Russian Federation vetoes United Nations resolution on Syria after suspected chemical attack

It was the 12th time that Russian Federation has used its veto power at the council to block action targeting its Syrian ally. Bolivia also voted against the US text.

Tuesday's veto by Russian Federation was its 12th over Security Council action against Syria since the Syrian civil war started seven years ago.

After warning Monday of "grave repercussions" of U.S. military action, the Russian ambassador urged the United States to "come to your senses" and refrain from ordering strikes on Syria.

Sweden's ambassador, Olof Skoog, who tried unsuccessfully to find a compromise solution, told the council after the third vote that he was disappointed.

"They're the gold standard in collecting this type of information (about chemical weapons use), and we would certainly rely upon them, as we have in other instances, to take a look at that", she said.

Addressing the Security Council, Nikki Haley, the U.S. ambassador to the United Nations, said the Washington-drafted "is the bare minimum that the council can do to respond to the attack". It vetoed UNSC action on Syria on twelve previous occasions.

Rival draft resolutions by both the USA and Russian Federation to set up a new expert body to probe chemical weapons attacks in Syria have failed to pass at the United Nations Security Council.

Twelve council members voted in favour, while Bolivia joined Russian Federation in voting against, and China abstained.

Condemning Moscow's veto, US Permanent Representative Nikki Haley said, "History will record that, on this day, Russian Federation chose protecting a monster over the lives of the Syrian people".

Haley said the main difference between the US-drafted text and the Russian one is that Russia wanted to choose the investigators and assess the outcome while the U.S. text allows for an independent investigation. Russia's resolution gives Russian Federation itself the chance to choose the investigators and then to assess the outcome. "Does any of that sound independent or impartial?"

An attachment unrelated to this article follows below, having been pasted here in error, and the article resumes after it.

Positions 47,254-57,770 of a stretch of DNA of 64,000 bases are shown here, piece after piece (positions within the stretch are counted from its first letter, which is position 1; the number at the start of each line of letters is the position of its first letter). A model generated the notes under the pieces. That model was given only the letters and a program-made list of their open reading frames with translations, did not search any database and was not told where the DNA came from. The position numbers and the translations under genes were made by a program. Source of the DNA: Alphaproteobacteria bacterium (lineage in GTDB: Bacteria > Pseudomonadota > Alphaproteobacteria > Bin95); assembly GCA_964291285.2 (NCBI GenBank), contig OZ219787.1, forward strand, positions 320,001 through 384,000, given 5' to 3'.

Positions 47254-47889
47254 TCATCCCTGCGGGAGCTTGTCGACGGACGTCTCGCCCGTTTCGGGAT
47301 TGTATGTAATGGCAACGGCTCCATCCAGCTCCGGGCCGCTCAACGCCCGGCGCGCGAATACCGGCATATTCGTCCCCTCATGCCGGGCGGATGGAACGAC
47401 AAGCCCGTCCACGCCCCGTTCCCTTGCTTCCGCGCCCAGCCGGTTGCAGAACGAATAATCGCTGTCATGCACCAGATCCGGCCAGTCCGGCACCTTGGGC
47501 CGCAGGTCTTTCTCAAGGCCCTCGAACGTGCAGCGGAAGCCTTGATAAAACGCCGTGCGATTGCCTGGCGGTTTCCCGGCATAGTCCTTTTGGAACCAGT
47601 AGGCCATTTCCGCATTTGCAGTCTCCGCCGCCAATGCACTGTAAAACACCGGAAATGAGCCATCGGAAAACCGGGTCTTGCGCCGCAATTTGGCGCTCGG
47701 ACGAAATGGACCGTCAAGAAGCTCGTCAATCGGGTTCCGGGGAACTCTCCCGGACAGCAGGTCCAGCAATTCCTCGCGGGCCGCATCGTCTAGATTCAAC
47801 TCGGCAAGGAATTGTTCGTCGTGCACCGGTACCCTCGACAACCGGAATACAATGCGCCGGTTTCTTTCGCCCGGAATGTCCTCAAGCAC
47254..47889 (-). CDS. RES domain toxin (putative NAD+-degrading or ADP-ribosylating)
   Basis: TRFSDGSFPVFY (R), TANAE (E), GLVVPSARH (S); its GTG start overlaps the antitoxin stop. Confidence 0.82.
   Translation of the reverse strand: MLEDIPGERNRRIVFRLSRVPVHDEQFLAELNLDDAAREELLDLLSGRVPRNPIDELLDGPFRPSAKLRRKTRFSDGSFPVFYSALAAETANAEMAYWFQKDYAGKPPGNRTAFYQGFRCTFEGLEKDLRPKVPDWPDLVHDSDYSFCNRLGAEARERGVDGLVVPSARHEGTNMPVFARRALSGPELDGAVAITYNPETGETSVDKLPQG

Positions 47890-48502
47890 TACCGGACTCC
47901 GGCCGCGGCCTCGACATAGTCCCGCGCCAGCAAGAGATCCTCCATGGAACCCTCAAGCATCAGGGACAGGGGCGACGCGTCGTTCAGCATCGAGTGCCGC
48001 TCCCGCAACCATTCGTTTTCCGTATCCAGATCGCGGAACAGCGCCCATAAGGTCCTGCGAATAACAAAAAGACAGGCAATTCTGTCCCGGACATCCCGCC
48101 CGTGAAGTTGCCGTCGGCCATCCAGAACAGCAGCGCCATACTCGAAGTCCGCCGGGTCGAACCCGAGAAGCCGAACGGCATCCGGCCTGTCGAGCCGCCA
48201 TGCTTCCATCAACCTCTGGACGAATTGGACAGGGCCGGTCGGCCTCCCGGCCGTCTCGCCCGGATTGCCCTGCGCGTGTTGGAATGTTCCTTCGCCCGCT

European governments said they will wait for the results of the OPCW investigation and for more solid forensic evidence before taking the next step on the matter.

"We are at a very fragile phase of council deliberations now and we need to reflect carefully on the way forward to ensure that we don't jump into further paralysis (that is) hard to defend or fix", Skoog said.

"You do not want to hear the fact that no traces of a chemical attack were found in Douma", Nebenzia said.

He accused the United States of introducing the resolution knowing it would not pass so they could use it as a pretext to attack Syria. Russian Federation requested the draft to be voted on alongside two competing draft resolutions on a broader investigative mechanism for chemical weapons use in Syria.

He said the resolution was trying to recreate the old expert body, whose extension Moscow blocked in November. While Britain, France, the United States and Poland voted against it, six others abstained.

Nebenzia said two groups of OPCW experts could be on the ground "as early as this week".

  • Joey Payne